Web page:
Monday, August 22, 2016

Bergamo – Street Sign Language Lesson XI – Stacca e Attacca

Street Sign Language Lesson 10 < Street Sign Language Lesson 11

Left: A bottle of grappa called Pòta! at Rifugio Cassinelli. Right: Street sign using Pòta.
A bottle of grappa called Pòta! at Rifugio Cassinelli Street sign using Pòta

Pòta! – Hell!
The translation of the catch all Bergamasco word pòta (as an interjection) as hell sort of catches the spirit of the word, but it is much more. The dictionary Vocabolario Bergamasco-Italiano published in 1859 (page 389) defines it as equivalent to the Italian caspita! or diamine! The wikitionary page for pota describes it thoroughly with its different uses as a pause word, an exclamation, a way to express powerlessness, sarcasm, or disapproval.

Here, pota is used in a sign indicating a street under repair in Piazza Pontida, and for the name of a grappa brand. The sign in Piazza Pontida is roughly equivalent to the Italian scusateci per il disagio, ma stiamo lavorando per voi or excuse us for the inconvenience but we are working for you.

Pota, the noun, refers to the female genitalia. I guess the exclamation point is kind of important to know what sense you are using the word?

Left: Stickers to peel off and stick on sale at a newsstand in Bergamo. Right: A polish nun at a newsstand in Bergamo.
Stickers to peel off and stick on sale at a newsstand in Bergamo A polish nun at a newsstand in Bergamo

Stacca e attacca – Peel and stick
Stacca is the second person singular imperative of the verb staccare – to detach, and attacca is the second person singular of the verb attaccare – to attach. The phrase is used to refer to stickers for kids that you can buy at a newsstand.

Related newsstand story: Recently, a Polish nun (polacca) was in front of us at the newsstand near Porto S. Alessandro in Città Alta. She seemed lost and the woman behind the counter was frustrated with what the nun was trying to ask. We stepped in to help, or so we thought. Because she spoke only Polish and we spoke English and Italian, so we waved our arms and tried to communicate. After 10 minutes of going nowhere, we got the bright idea to use our phones to translate. That helped a bit. After another 10 minutes, we learned that the Polish sister was not at all lost, she knew exactly where she wanted to go and she, in fact, seemed frustrated that we were so clueless. And so off she went to the funicular for San Vigilio. In the end, it seemed she had stopped at the newsstand to ask the way to S. Vigilio by trying to point at the S Vigilio castle on a postcard. Alas, the woman running the newsstand thought the nun wanted to buy the postcard. All this to get to my silly alliteration: stacca e attacca, va via la polacca!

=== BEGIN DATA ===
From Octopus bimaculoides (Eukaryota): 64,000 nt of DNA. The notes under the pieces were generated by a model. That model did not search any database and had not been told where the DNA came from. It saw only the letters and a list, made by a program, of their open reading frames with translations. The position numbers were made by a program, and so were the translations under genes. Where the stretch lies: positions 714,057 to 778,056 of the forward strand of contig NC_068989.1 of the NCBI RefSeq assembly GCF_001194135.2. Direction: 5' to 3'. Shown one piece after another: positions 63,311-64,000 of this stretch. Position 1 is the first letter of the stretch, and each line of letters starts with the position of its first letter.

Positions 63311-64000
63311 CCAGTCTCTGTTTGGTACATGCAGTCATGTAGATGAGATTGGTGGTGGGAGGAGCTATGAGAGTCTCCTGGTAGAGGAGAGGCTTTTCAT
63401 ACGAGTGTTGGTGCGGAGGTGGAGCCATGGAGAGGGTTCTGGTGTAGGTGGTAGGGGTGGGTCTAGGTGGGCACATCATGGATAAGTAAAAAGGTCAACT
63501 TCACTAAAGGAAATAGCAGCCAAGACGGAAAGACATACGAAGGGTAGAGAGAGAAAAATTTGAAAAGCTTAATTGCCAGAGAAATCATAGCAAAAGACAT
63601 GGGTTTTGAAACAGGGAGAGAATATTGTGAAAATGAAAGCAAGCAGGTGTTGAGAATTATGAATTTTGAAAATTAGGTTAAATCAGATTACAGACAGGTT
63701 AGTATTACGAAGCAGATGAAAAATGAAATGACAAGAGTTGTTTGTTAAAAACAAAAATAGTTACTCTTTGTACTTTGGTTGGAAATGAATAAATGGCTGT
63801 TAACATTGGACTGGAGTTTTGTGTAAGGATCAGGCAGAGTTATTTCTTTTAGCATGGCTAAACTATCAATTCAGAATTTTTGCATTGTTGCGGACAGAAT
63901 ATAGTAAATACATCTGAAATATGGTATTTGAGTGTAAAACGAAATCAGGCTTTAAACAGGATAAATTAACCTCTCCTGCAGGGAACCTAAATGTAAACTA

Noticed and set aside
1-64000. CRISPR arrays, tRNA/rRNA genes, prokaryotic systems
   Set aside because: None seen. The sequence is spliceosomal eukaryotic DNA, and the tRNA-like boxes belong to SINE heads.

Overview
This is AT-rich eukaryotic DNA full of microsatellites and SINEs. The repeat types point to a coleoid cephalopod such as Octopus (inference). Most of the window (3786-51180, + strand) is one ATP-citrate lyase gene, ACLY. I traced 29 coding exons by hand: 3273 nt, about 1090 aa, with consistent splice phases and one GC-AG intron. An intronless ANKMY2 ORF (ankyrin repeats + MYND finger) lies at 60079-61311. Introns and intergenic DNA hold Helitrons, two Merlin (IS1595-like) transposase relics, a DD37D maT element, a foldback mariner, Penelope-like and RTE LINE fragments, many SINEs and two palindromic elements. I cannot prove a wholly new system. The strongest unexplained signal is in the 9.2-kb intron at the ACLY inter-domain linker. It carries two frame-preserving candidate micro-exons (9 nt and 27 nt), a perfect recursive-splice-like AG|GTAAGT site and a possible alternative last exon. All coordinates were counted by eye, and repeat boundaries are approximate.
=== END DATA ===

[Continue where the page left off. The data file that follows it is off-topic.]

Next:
A sign warning not to cut below the wire without first talking to the owner.
A polish nun at a newsstand in Bergamo
Attenzione: per il taglio delle piante soto la linea rivolgersi al proprietario – Warning: before cutting the vegetation below the line, check with the owner
We saw this sign on a hike from Nembro to Bergamo. You often see the verb rivolgersi in signs with the sense of to check with or go to someone. Instead of using an imperative form of the verb rivolgiti (you informal), si rivolga (you formal), rivolgetevi (you plural), the infinitive form of the verb is used as is often it is in official settings. For example, you will see the infinitive imperative form when using an ATM.

Beach chair for rent.
Beach chair for rent.
Noleggio sdraio 2€, rivolgersi al bar – Beach chair rentals 2 euros, inquire at the bar
We have our rivolgersi again, but this time it’s to ask about renting a beach chair or sdraio. Sdraiare is to lay down. We saw this notice at the Rifugio Cassinelli on a hike below Pizzo della Presolana. While not on a beach, you might want the chair to spend some time gazing down from the rifugio.

Don't stop under the funivia sign.
Don't stop under the funivia sign
Attenzione funivia, non sostare sotto le funi – Warning, cable car overhead, do not stop below the cables
On a recent hike (Carona to Rifugio Laghi Gemelli), I was struck by the word funi on this sign having never seen it before. Funi is the plural of fune – cable. After a little thought, the word funivia started to make some sense in that it's composed of fune(i) and via – route or way so that funivia is a route on cables.

If the stream rises suddenly, get moving, and don't stop under the funivia either.
If the stream rises suddenly, get moving, and don't stop under the funivia either
Attenzione pericolo, possibilità di onde di piena improvise anche per manovre su opera idrauliche – Danger, possibility of sudden flood also because of maneuvers of the hydraulic operations
On the same hike (Carona to Rifugio Laghi Gemelli), we saw this odd sign As if a sudden wave of water occurring naturally isn’t enough to worry about (such as from a sudden downpour?), this sign suggests that operation of the hydraulic works in the area may also cause a sudden wave of water in the stream.

The sign was just below Lago Gemelli. As explained in La Montagna che Produce - Centrali idroelettriche Valle Brembana (Italian only), the development of the lakes in this area started in the early 20th century as a way to control capacity of the Brembo River and maximize energy production. The linked article suggests that there could be diurnal variations to keep downstream operations supplied with water.

Who doesn't need clips?
Mollette milleusiMollette milleusi
Mollette milleusi – All-purpose clips
Mollette is the plural of molletta, which is the diminutive of molla – spring. Milleusi is 1,000 (mille) uses (usi), multi-use or all-purpose.

Harry Potter latest pre-order.
Harry Potter latest pre-order.
Se prenoti subito la tua copia, con Altafedeltà avrai 15% di sconto. Il libro uscirà il 24 settembre – If you reserve your copy now using the Altafedeltà card, you will have a 15% discount. The book will be released on September 24th